• Sun
  • Dec 28, 2014
  • Updated: 12:14pm

Girl had bonding fear, says envoy

PUBLISHED : Friday, 14 December, 2007, 12:00am
UPDATED : Friday, 14 December, 2007, 12:00am

The senior Dutch diplomat who gave up his adopted Korean child says she was suffering from a severe fear of bonding when the family handed her over to the Social Welfare Department last year.

The statement came as a woman who babysat for the family in Indonesia in 2001-02 said the girl, now 8, was treated differently to the couple's natural offspring.

Social welfare lawmaker Fernando Cheung Chiu-hung said he had been told by the Social Welfare Department that the girl's condition had improved remarkably since she left the Poeteray family. She was now happy and healthy with no mental problems. Mr Cheung, who will meet the girl, said she would remain in Hong Kong.

Raymond Poeteray and his wife, Meta, said in the statement last night that the girl's condition became so serious in the middle of last year that, on the advice of medical specialists and staff from adoption agency Mother's Choice and the Social Welfare Department, a decision was made to place her in temporary care.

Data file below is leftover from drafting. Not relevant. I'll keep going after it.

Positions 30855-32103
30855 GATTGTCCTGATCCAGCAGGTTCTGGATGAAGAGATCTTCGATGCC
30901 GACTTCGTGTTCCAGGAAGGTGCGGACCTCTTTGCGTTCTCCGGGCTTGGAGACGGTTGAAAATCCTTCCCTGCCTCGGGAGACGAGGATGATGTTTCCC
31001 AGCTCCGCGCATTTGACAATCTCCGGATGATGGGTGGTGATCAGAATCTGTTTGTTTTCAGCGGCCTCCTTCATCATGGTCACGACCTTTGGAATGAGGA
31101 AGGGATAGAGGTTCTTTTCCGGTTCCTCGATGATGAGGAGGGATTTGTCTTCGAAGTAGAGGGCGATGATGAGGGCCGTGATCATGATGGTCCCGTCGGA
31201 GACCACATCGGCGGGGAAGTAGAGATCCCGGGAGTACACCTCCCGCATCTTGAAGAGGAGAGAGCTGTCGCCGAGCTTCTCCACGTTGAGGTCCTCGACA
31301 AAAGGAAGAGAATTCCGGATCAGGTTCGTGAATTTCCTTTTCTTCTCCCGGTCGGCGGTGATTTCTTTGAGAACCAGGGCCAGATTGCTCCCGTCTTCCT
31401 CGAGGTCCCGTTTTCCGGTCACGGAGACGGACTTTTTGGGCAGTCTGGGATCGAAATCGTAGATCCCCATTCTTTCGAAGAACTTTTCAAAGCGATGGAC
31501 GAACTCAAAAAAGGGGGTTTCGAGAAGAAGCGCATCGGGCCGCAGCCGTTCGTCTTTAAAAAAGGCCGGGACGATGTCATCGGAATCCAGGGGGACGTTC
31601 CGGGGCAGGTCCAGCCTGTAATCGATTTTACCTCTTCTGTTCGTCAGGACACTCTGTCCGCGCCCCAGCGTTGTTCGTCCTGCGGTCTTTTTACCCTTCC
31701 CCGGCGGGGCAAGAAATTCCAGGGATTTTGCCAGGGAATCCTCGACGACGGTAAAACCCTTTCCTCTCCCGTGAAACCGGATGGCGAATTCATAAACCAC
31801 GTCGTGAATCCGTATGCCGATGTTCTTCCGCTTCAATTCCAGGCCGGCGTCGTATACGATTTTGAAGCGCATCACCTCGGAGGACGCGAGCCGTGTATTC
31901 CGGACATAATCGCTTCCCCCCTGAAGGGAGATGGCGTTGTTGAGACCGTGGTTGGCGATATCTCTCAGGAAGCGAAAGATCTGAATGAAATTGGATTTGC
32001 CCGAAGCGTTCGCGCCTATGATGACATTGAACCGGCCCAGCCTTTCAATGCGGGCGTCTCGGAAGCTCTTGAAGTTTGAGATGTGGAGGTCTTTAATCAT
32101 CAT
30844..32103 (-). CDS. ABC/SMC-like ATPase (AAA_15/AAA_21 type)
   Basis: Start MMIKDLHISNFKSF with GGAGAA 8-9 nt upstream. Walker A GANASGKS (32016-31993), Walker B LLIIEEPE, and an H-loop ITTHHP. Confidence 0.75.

'After our daughter became part of our family, it proved very difficult to get through to her,' they said.

'In Jakarta, where we were transferred in 2000, it was not possible to identify the cause of the problem. Only after we moved from Jakarta to Hong Kong did medical specialists make the diagnosis that our daughter suffers from fear of bonding in a severe form. We tried to cure her through intensive family therapy, but to our great disappointment she did not get better. On the contrary, the situation got worse and the family began to suffer greatly from it.'

The statement also confirmed the family has since not had any contact with her. 'That was a terribly painful and sad moment for us, but we saw no other option.'

The couple said they had followed Korean law for the adoption.

'The reason [she] does not have a Dutch nationality is simply a result of the fact that all her medical problems have prevented us from completing the naturalisation process. We hope this explanation will evoke some sympathy for our situation.'

The family's former babysitter said she believed the treatment of the girl while she was with the family was not right. 'They did not treat her the same way as their son. There was not the love there,' said the babysitter, who asked not to be named.

The Sunday Morning Post revealed this week the couple adopted the girl when she was four months old. They have two sons, one older and one younger than the girl.

Mr Poeteray has returned to the Netherlands.

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